I turned to Tumblr, the new bedrock of all fandom, the corner of the internet that no one really understands, but hey whatever. Back to fan fiction, I turned, writing whatever I wanted about who ever I wanted, putting it out into the world to see. 5 likes and 1 reblog. Not too shabby. Slowly I learned how to tag. I learned how to promote what I’d done. I learned the phrases people would latch onto. I developed rapport with various writers, mostly small like me, some moderately sized. Once I had something reblogged 3 thousand times – it still gets reblogged today – I don’t really remember what it was.

Through this slow immersion into fandom life, I could feel myself slipping down the rabbit hole of obsession.

I was so desperate for something to do, someone to share it with.

I would shit post my feelings for the world to see and wonder if I should delete it the next morning. I stumbled, I slipped, I feel head first into the world of obsession as I turned the corner of the internet and discovered my people.

The first one I met was L. A 23 year old non-binary friend-parent with long rainbow hair and a Texas accent. They pulled me into their world with the centrifugal force of a planet. They sat on the floor of their living room knitting blankets for their friends and telling me why I needed DnD. They asked me about my day. They told me about theirs. They gave me someone to talk to. So simple and stupid, but someone to actually spend my evenings with.

They introduced me to who would later become my partner, the blond haired beauty on the other end of a three way Skype call, laughing as I tried to fix her computer for her remotely with no tools or knowledge, just sheer gumption. The three of us formed a group, a place to come home to at the end of a long day. Three states, two time-zones, and one Skype call and we were together battling the world together.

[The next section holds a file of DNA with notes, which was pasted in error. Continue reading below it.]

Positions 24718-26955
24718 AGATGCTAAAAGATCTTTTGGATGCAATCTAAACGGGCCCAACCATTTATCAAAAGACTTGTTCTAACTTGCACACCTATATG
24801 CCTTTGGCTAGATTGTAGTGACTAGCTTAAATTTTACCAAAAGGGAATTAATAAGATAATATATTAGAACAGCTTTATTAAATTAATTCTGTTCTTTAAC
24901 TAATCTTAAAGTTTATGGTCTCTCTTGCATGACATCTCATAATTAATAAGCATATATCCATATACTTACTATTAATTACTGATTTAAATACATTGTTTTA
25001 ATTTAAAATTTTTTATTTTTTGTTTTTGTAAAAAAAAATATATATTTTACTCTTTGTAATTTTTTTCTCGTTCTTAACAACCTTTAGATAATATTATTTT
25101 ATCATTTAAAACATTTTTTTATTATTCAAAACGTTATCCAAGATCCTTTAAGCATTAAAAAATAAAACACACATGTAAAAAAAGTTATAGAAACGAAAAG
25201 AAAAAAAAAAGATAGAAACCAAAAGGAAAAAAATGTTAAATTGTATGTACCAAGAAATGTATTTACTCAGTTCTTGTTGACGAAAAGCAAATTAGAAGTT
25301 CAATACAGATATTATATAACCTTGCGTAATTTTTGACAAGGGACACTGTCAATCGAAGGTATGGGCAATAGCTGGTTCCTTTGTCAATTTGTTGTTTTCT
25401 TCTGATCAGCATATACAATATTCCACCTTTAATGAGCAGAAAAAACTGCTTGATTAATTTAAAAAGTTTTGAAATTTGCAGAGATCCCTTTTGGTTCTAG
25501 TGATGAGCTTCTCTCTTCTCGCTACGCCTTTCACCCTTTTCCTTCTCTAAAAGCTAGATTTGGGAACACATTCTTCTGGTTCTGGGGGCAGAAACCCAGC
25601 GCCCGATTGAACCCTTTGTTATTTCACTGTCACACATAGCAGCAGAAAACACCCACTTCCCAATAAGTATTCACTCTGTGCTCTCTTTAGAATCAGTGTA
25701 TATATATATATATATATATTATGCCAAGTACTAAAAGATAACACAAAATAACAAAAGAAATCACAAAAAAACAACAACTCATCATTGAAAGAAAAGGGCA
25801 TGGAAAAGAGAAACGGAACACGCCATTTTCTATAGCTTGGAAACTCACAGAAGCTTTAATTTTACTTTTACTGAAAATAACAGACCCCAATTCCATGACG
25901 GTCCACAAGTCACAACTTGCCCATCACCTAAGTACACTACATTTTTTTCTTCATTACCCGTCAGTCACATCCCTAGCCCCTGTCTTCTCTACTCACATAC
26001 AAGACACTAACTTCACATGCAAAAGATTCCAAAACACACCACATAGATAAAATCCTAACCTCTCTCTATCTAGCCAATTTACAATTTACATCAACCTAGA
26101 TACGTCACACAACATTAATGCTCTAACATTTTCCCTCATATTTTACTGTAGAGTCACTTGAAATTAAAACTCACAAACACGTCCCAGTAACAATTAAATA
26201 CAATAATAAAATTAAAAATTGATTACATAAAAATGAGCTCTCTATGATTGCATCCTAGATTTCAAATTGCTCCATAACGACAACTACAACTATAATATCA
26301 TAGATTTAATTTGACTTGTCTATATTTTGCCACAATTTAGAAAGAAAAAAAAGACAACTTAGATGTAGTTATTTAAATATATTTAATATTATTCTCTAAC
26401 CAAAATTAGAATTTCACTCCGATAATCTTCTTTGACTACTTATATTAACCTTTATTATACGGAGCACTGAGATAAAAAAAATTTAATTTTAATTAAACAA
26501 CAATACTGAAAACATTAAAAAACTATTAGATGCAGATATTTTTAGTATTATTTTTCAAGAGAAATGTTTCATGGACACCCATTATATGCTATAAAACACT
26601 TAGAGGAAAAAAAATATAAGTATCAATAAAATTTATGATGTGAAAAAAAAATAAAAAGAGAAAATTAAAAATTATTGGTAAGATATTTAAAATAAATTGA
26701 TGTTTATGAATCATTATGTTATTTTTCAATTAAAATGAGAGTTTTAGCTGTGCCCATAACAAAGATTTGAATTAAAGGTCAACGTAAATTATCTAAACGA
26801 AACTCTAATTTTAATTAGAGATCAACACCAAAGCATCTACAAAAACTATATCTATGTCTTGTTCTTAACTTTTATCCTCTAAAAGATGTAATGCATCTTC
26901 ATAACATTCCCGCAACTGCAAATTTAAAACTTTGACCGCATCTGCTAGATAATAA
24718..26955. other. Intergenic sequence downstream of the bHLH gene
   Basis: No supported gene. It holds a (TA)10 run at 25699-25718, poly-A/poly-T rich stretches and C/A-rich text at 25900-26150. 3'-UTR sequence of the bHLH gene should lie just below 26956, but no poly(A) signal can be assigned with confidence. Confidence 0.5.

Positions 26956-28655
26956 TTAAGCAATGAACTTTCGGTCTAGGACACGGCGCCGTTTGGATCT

That was over two years ago now. Z and I live together with my cat. L came to live in Brooklyn for a while but had to go home to care for a declining mother. The three of us still talk. Not every night, not with the same free abandon as it was, but with an earnest and strong friendship and bond that seems impossible to break.

Z, L, and I wandering a parking lot in Austen, TX – March 2018

L saved me. That community saved me. They brought me to where I needed to be and to who I needed to be. They showed me my potential. I could do things like move to New York and got to San Francisco on a whim. I could do things like quit my job and talk back to people who deserved it. I could get the promotion and the raise and still be a good cat mom. I could do it. I did it. And I couldn’t have done it without them.

The world is a really big place, and it’s very easy to feel very small. Community is hard, it takes time and patience and intention. But when you have a whole generation being fed the tools of the internet from such a young age, you have to know that they will find each other. We found each other admits a corner of the internet strife with pain and sarcasm and fear and danger. We seek each other out like beacons over a dark water, calling each other together.

Maybe we’re just ports in a storm, but sometimes we take root and call each other home.